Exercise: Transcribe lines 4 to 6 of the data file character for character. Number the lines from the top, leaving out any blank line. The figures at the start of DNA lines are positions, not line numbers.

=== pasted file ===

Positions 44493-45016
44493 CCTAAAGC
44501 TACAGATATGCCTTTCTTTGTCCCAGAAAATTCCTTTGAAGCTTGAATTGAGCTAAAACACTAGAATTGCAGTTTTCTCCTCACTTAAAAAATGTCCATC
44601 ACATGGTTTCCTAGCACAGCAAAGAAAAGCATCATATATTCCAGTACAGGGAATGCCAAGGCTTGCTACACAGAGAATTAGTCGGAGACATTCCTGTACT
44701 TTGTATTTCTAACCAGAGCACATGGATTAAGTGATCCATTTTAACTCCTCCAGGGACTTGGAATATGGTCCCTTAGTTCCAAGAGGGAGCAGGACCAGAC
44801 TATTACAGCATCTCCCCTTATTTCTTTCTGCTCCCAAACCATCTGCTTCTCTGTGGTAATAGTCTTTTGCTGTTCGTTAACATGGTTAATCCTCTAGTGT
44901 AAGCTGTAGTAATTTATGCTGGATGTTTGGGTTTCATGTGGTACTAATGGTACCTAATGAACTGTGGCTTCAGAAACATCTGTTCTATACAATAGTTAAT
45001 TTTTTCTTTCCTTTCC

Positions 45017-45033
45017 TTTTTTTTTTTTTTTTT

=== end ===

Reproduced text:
44601 ACATGGTTTCCTAGCACAGCAAAGAAAAGCATCATATATTCCAGTACAGGGAATGCCAAGGCTTGCTACACAGAGAATTAGTCGGAGACATTCCTGTACT
44701 TTGTATTTCTAACCAGAGCACATGGATTAAGTGATCCATTTTAACTCCTCCAGGGACTTGGAATATGGTCCCTTAGTTCCAAGAGGGAGCAGGACCAGAC
44801 TATTACAGCATCTCCCCTTATTTCTTTCTGCTCCCAAACCATCTGCTTCTCTGTGGTAATAGTCTTTTGCTGTTCGTTAACATGGTTAATCCTCTAGTGT